Defendant's claim now is that all that its answer admitted was due notice as to the fall goods, ("said defects") and was inapplicable to goods supplied earlier. Even taking this at its face value we would consider such a contention lacking in the necessary candor, but defendant's position is far more extreme. "Actions' answer to interrogatory [claiming damages for June] put all parties on notice that notice had now become an issue." "[D]espite the timely notice on the September items, Action would be barred for anv remedy," (viz., for the fall items, as well as the spring's.) (Emphasis in orig.) As a legal proposition, for which, incidentally, defendant cites no authority, this seems an extraordinary position. The spring goods, and the fall goods, were separate orders, and separate shipments. At the very least, and we cannot emphasize this too highly, if notice was considered no longer admitted as to the fall goods, this would be in flat contradiction to an answer which stood unamended.

In light of the pleadings, and the pretrial silence, it was difficult to think how defendant's counsel could have thought his position with respect to the September goods so obvious that plaintiff's counsel were on actual, as distinguished from possible legal, notice that notice as to these goods was now an issue. We accordingly inquired as to this during oral argument, and counsel conceded they maintained silence to avoid tipping their hand, in the hope that plaintiff would not try to "fool" them, viz., by offering (false) evidence to meet it. In other words, counsel was hoping to fool the plaintiff. This method of trying cases has been outlawed in the federal court by the Rules of Civil Procedure since 1940.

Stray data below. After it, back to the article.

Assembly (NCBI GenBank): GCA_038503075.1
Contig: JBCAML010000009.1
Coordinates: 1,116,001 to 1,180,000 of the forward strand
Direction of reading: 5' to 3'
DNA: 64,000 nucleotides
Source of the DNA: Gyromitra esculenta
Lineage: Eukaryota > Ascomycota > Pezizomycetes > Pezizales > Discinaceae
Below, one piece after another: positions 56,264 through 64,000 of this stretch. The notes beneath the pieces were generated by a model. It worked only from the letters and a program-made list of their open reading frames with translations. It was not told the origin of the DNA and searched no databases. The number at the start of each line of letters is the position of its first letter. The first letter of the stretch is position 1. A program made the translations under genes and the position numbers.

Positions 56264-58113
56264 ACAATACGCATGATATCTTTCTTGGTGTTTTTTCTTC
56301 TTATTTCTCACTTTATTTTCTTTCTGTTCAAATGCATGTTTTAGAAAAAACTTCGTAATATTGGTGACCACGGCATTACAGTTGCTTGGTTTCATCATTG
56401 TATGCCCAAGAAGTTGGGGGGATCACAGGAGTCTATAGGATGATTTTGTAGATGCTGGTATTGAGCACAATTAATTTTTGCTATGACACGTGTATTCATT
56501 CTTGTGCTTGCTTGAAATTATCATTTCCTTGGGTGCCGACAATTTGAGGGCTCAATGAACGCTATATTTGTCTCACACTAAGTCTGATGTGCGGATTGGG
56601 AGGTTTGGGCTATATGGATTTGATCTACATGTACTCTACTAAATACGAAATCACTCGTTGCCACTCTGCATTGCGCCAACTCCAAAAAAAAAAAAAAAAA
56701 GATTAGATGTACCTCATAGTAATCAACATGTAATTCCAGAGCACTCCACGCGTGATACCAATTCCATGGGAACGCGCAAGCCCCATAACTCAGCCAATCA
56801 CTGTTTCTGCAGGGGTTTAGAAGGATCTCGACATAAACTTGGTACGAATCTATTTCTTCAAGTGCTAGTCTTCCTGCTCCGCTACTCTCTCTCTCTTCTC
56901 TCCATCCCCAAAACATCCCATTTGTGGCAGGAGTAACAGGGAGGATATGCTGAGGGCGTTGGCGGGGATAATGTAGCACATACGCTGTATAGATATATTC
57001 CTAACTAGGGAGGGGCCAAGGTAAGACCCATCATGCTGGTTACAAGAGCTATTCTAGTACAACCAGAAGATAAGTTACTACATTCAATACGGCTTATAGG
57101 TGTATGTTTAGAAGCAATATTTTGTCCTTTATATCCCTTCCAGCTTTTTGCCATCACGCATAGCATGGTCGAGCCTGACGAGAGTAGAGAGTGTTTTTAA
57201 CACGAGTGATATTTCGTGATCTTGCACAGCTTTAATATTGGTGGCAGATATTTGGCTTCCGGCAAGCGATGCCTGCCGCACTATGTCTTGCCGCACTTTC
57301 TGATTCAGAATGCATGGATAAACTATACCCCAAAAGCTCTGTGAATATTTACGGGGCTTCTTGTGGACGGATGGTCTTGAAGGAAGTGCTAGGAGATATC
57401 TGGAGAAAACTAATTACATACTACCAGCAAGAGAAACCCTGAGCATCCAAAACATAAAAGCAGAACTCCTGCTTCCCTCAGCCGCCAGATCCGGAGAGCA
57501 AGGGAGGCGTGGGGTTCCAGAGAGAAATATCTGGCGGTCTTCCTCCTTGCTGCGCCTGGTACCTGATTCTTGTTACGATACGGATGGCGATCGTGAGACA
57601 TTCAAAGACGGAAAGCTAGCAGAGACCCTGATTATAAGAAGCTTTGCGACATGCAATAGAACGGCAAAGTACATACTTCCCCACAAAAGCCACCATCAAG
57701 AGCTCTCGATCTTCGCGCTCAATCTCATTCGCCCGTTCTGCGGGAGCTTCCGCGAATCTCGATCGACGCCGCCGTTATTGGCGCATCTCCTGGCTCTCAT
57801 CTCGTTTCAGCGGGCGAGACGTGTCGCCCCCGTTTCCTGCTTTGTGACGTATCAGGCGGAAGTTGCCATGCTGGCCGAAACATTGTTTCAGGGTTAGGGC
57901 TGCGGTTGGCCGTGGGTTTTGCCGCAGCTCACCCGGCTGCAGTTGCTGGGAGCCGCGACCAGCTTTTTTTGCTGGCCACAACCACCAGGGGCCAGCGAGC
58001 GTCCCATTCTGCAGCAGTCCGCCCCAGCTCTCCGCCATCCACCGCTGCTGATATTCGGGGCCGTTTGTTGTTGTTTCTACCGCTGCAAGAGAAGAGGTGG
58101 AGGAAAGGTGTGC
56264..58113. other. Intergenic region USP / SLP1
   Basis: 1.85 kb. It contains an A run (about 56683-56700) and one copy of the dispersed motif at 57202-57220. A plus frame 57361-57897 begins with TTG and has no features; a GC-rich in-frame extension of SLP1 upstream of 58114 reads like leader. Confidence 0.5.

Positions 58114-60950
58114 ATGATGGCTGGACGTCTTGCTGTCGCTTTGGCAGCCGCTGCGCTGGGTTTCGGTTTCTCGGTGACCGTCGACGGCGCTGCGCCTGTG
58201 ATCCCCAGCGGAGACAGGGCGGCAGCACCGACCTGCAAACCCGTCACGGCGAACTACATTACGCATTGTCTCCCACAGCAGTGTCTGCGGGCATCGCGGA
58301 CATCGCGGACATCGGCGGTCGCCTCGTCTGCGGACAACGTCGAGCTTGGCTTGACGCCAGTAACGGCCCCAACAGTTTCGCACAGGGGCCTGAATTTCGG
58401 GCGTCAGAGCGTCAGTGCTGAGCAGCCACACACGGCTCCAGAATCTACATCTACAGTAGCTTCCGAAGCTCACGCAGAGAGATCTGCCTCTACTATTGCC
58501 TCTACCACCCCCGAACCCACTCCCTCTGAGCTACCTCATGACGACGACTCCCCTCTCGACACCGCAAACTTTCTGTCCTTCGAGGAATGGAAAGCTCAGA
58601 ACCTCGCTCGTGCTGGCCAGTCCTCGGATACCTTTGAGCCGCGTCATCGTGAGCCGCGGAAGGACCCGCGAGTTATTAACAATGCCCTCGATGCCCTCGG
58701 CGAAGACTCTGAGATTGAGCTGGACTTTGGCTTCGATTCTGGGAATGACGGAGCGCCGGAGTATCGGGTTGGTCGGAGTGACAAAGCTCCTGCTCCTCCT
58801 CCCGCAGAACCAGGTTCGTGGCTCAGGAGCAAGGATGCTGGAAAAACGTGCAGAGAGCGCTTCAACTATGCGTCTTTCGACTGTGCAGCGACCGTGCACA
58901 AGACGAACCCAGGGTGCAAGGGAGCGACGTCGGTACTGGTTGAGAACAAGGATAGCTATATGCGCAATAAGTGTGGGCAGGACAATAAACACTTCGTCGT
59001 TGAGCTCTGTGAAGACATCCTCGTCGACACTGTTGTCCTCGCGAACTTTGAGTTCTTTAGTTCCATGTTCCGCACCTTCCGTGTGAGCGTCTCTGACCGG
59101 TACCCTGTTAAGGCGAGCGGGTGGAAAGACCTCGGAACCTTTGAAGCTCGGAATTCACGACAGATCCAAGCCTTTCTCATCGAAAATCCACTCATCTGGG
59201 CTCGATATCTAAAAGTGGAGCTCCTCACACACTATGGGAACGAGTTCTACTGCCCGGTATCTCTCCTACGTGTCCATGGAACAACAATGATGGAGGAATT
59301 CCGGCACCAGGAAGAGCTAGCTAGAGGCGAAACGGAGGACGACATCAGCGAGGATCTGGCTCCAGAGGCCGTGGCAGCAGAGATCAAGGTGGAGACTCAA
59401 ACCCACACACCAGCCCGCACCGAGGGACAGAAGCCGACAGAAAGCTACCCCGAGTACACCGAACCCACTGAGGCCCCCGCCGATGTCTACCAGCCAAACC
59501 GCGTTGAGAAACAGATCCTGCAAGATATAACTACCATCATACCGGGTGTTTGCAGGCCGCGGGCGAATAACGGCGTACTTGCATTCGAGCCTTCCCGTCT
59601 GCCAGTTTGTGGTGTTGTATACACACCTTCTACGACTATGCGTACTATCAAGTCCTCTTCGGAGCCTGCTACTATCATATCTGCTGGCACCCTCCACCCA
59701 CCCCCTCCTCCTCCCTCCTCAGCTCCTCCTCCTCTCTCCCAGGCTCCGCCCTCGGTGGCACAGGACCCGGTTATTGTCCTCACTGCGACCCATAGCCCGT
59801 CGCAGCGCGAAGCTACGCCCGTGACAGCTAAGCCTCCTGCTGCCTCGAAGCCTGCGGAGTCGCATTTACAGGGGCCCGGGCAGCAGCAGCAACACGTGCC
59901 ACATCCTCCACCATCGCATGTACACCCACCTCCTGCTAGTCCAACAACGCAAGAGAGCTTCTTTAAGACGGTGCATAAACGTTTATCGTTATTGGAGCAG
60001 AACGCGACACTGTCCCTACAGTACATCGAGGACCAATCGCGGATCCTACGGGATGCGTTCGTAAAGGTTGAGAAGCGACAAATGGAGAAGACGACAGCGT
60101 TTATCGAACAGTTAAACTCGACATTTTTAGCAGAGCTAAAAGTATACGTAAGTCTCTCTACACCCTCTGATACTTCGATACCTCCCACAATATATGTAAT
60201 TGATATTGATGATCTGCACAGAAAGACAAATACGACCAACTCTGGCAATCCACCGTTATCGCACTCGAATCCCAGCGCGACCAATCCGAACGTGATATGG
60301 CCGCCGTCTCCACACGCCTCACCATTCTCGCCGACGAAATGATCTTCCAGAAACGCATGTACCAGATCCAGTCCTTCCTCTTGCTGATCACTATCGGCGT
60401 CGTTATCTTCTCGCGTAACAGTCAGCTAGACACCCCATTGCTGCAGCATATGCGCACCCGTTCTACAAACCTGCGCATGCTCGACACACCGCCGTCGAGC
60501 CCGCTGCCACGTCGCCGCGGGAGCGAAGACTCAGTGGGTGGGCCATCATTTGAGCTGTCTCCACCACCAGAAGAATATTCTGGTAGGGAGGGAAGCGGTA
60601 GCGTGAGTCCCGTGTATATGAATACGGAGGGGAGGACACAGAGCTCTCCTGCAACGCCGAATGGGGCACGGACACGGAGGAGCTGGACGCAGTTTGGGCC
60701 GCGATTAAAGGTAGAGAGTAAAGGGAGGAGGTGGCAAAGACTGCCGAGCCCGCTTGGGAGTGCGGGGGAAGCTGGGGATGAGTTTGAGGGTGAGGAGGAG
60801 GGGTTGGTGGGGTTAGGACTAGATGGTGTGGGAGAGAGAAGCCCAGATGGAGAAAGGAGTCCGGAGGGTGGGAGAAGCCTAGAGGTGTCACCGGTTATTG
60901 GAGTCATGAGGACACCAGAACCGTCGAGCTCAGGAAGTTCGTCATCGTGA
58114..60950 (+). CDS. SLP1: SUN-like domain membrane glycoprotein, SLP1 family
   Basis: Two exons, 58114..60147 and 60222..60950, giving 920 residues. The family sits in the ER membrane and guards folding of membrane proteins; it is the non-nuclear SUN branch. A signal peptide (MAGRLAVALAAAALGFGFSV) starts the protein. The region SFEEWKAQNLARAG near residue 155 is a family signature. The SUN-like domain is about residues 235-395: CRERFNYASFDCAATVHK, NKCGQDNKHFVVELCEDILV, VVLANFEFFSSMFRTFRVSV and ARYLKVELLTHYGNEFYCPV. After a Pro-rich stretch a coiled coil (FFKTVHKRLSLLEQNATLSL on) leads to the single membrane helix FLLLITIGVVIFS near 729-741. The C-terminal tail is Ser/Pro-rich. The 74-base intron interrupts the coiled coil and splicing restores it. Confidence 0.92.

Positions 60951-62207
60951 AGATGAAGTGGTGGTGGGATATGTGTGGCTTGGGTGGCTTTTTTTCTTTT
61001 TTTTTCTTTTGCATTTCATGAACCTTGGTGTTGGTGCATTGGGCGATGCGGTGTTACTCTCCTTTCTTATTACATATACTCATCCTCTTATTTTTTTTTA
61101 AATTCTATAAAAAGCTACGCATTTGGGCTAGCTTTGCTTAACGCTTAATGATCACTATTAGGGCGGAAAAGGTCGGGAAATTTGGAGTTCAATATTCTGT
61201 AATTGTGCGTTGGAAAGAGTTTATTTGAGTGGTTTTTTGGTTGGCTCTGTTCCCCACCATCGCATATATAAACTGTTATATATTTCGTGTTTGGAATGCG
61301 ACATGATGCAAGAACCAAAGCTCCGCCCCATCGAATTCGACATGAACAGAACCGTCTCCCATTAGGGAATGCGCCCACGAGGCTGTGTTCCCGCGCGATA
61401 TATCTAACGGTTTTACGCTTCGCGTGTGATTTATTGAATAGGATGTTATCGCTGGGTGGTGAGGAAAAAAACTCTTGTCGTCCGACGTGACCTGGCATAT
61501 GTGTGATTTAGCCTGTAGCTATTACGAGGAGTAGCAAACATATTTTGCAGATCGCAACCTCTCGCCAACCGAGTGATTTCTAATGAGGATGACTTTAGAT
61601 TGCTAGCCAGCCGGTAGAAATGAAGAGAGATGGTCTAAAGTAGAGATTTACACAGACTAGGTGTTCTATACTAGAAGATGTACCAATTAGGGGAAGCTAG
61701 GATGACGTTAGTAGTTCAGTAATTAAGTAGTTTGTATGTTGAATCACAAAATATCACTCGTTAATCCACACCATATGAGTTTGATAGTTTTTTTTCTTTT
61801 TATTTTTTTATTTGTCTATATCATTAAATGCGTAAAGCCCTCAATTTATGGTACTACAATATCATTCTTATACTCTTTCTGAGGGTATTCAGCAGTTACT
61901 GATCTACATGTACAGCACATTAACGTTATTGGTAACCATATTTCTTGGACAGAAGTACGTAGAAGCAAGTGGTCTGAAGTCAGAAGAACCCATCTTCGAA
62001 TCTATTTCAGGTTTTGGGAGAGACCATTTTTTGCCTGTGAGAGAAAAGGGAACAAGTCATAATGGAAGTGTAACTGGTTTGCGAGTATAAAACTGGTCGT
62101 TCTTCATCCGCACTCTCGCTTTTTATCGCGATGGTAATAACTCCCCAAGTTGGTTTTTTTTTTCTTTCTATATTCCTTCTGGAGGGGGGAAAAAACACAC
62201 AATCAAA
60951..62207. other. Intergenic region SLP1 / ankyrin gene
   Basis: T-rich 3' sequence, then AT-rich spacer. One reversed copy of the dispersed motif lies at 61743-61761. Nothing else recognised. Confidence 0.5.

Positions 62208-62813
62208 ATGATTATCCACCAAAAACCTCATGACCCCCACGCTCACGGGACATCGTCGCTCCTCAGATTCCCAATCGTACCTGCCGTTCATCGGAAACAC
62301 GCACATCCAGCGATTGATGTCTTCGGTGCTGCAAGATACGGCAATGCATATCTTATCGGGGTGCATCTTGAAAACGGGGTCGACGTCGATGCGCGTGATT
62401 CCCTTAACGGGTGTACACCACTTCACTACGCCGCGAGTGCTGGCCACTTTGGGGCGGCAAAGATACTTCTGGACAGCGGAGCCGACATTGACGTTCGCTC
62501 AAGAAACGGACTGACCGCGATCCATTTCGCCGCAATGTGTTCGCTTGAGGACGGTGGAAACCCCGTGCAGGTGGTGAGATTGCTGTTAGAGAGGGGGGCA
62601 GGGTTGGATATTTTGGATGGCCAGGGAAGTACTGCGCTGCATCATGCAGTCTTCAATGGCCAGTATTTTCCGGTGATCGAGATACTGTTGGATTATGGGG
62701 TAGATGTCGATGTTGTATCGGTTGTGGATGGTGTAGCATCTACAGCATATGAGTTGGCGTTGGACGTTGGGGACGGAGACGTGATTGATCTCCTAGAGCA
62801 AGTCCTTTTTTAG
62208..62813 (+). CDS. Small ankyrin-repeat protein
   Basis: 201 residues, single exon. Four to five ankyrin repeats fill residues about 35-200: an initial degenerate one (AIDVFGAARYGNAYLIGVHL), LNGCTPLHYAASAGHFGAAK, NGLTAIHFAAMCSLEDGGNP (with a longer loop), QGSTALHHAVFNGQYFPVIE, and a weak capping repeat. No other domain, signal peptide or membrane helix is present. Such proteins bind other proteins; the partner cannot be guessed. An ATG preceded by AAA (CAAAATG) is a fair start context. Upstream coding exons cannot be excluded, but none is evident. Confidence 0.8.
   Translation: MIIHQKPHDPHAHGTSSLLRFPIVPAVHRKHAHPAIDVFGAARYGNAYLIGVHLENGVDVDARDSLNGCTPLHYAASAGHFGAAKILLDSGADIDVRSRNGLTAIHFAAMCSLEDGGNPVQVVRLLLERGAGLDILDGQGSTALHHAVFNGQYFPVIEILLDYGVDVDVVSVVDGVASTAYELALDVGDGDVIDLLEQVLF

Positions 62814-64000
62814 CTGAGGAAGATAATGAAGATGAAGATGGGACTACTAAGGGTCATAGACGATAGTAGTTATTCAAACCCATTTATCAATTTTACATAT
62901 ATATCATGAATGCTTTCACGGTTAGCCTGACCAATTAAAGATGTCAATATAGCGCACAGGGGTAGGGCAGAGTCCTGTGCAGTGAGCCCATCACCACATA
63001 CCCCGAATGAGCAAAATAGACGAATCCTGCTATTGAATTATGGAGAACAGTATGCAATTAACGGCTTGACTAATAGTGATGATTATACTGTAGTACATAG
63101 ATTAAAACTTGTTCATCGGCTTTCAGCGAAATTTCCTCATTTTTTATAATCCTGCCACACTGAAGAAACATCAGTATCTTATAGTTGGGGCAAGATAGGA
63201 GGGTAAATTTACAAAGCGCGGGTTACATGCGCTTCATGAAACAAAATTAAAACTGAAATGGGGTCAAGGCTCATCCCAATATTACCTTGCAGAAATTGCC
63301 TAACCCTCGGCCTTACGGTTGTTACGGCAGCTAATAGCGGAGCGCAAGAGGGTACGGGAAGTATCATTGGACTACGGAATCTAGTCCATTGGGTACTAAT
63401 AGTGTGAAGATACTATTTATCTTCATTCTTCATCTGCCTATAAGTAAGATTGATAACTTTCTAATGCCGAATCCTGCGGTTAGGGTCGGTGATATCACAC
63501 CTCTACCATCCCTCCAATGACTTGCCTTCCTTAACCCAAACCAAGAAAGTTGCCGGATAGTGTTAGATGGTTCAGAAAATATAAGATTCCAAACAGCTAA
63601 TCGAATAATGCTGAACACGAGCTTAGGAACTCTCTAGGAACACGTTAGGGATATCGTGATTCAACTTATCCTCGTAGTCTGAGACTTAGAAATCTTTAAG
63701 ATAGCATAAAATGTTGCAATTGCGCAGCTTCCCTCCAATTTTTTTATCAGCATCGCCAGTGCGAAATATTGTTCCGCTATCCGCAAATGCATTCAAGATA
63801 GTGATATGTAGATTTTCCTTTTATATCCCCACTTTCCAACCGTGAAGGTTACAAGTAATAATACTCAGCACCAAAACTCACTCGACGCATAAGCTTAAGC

At the least, defendant's pursuing this matter on appeal must be characterized as frivolous. Under such circumstances we, and other circuits, have felt that counsel should be charged, whether under 28 U.S.C. § 1927, or F.R.A.P. 38. Good Hope Refineries, Inc. v. Brashear, 588 F.2d 846, 848 (1st Cir. 1978); Limerick v. Greenwald, 749 F.2d 97, 102 (1st Cir. 1984); Commonwealth Elec. Co. v. Woods Hole, etc. Steamship Authority, 754 F.2d 46, 49 (1st Cir. 1985); United States v. Potamkin Cadillac Corp, 697 F.2d 491, 494-95 (2d Cir. 1983), cert. denied, 462 U.S. 1144 (3 Justices voting to award respondent damages for frivolous appeal, Sup. Ct. Rule 49.2); Tedeschi v. Barney, 757 F.2d 465, 466 (2d Cir. 1985), cert. denied, 106 S. Ct. 147; Hughes v. Hoffman, 750 F.2d 53, 55 (8th Cir. 1984); McConnell v. Critchlow, 661 F.2d 116, 118-19 (9th Cir. 1981); In re Oximetrix, Inc., 748 F.2d 637, 644 (Fed. Cir. 1984). In Gianfriddo v. Western Union Tel. Co., F.2d (1st Cir. 3/21/86), we noted that counsel or client should determine the responsibility; here it is clearly counsel's.

Our opinion will stand, subject to pending motion for review en banc.

1. Counsel also requested permission to hear the tape of the oral argument, which we granted, and this thereafter occurred. No further response followed.

2. Plaintiff knew it had problems with its own product, but did not realize they were traceable to defendant's material.

* Of the Fifth Circuit, sitting by designation.